Fat Joe Breaks Down His 25 Most Essential Songs

Fat Joe f/ KRS-One “Bronx Tale” (1995)

Producer: Diamond D

Album: Jealous One’s Envy

Label: Relativity

Fat Joe: “This was my second album. I would’ve been extinct in hip-hop if I didn’t step my game up lyrically. Because this is around the time that Nas, Biggie, and then Jay-Z came out. So the game was getting real lyrical. You couldn’t away with, ‘Bust it, check it, watch how I wreck it.’ I couldn’t get away with that. If that was the case, you were played out. So I studied a lot of Nas, and a lot of other artists, and I analyzed the game, and knew I had to step up my game lyrically.

“Of course, KRS-One is my idol. My three main idols were LL Cool J, KRS-One, and Heavy D. Actually being from the Bronx, and seeing the growth of KRS-One, I think I’m his number-one fan ever.

 

I would’ve been extinct in hip-hop if I didn’t step my game up lyrically. Because this is around the time that Nas, Biggie, and then Jay-Z came out. So the game was getting real lyrical. You couldn’t away with, ‘Bust it, check it, watch how I wreck it.’ I couldn’t get away with that.

 

“I was there the first time he did ‘South Bronx’ at a block party. So to actually have him come to the studio and work with me, and then rap on the record with the guy who I know is a million times better than me and still have to represent myself was a big challenge. And it was the biggest honor.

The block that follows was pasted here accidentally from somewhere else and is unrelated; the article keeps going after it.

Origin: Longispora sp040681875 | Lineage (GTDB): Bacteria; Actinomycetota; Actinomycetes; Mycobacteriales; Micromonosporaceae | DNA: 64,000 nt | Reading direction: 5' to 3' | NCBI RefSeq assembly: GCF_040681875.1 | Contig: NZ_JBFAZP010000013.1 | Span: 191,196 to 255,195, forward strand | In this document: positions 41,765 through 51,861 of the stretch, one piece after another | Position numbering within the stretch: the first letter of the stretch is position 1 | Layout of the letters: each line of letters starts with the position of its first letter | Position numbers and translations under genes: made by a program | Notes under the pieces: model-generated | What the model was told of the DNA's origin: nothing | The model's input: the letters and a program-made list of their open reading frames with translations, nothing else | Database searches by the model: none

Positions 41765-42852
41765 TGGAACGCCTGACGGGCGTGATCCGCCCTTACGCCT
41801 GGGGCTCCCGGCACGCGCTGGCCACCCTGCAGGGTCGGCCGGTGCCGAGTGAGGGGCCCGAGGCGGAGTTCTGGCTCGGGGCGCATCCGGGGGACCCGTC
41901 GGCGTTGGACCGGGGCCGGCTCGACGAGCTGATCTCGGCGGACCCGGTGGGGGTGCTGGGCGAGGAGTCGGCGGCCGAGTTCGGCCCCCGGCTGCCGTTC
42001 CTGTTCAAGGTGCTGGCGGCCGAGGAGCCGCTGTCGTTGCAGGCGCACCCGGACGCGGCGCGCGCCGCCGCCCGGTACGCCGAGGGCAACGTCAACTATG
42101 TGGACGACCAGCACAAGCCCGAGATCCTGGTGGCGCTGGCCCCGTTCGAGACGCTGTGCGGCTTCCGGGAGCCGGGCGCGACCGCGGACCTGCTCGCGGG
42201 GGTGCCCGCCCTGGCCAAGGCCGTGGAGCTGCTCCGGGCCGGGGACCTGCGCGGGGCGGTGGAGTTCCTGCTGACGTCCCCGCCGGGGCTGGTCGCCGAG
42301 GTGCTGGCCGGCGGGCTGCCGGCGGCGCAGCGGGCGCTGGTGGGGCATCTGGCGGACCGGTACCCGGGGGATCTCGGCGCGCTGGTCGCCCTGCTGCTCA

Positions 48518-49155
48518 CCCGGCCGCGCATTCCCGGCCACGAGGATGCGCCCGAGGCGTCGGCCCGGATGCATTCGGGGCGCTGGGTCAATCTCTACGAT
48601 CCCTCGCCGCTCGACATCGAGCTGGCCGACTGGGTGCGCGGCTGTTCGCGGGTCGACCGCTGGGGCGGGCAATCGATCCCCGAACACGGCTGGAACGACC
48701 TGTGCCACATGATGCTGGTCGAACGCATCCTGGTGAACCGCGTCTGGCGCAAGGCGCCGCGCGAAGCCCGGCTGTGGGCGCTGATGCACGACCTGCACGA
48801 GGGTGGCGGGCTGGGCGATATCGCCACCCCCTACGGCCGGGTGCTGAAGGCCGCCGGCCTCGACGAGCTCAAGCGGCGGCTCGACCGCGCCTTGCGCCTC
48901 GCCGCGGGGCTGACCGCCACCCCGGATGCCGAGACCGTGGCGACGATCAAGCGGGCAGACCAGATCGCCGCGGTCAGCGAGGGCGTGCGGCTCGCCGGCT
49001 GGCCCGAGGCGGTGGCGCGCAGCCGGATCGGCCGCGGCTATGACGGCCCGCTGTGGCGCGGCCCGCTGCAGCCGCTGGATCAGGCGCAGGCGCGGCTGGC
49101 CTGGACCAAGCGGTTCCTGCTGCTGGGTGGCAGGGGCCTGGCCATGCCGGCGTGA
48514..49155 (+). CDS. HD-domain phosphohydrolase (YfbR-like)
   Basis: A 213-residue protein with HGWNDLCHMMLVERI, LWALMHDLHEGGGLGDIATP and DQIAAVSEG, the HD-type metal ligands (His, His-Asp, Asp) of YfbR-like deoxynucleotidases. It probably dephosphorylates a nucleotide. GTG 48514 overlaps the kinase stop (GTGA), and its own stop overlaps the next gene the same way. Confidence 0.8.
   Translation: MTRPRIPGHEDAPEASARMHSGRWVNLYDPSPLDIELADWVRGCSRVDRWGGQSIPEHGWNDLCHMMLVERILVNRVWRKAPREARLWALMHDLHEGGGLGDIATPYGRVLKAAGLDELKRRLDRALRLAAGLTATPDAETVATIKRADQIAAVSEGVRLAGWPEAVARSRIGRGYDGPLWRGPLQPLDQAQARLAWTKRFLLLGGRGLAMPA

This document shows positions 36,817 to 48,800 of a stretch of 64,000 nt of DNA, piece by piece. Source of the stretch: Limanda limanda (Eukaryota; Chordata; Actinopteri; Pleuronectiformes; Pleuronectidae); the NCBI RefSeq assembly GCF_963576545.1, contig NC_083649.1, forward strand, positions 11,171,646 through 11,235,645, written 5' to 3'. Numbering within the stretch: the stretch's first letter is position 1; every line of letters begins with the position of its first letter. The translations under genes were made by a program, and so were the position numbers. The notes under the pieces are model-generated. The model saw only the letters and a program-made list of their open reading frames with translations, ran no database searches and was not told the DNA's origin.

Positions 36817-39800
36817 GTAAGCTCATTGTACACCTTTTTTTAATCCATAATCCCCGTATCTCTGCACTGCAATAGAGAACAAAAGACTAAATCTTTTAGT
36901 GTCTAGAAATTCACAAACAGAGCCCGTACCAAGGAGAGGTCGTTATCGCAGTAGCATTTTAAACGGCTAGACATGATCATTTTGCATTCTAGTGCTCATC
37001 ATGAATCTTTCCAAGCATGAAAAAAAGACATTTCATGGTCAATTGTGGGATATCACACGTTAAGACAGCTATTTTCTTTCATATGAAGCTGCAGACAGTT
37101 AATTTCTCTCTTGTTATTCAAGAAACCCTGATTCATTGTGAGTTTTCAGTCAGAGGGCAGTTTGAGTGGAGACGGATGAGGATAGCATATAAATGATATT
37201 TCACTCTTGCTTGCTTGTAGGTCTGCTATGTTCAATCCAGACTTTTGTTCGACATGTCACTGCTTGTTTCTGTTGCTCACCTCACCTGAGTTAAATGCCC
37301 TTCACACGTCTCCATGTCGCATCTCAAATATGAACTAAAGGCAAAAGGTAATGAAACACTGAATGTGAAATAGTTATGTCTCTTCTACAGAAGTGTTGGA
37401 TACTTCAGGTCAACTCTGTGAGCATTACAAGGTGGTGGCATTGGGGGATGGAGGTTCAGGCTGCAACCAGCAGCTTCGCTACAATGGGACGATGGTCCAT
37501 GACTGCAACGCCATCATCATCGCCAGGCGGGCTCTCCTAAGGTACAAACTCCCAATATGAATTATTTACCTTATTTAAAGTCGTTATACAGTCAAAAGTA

“After the success of my first album, and the success of ‘Flow Joe’ kind of faded, I was struggling to make some money and make ends meet. And KRS knew that, so he took me on the road with him, and I was [his hype man]. I was kind of like his Flava Flav at the time.

“So when I started doing my second album, I knew I was going to do a song with him. The problem was, I didn’t want to get shitted on [Laughs.] So I knew I had to step my lyrics up and talk that shit. And I think I did pretty well.

“For ‘Bronx Tale,’ I just wanted that hard shit. At this point, I was just so hard [Laughs]. I don’t even know how to explain it to you. I just wanted to come with the hardest shit. That’s all I knew. I never thought I would be making a song with Chris Brown or R. Kelly.

“But even though I was a hard dude, I played P.M. Dawn. I played De La Soul and Native Tongues. I would bump A Tribe Called Quest in my car all day. But my preference for making music was hardcore, gangster shit. Still, to this day, my preference is making hard shit.”

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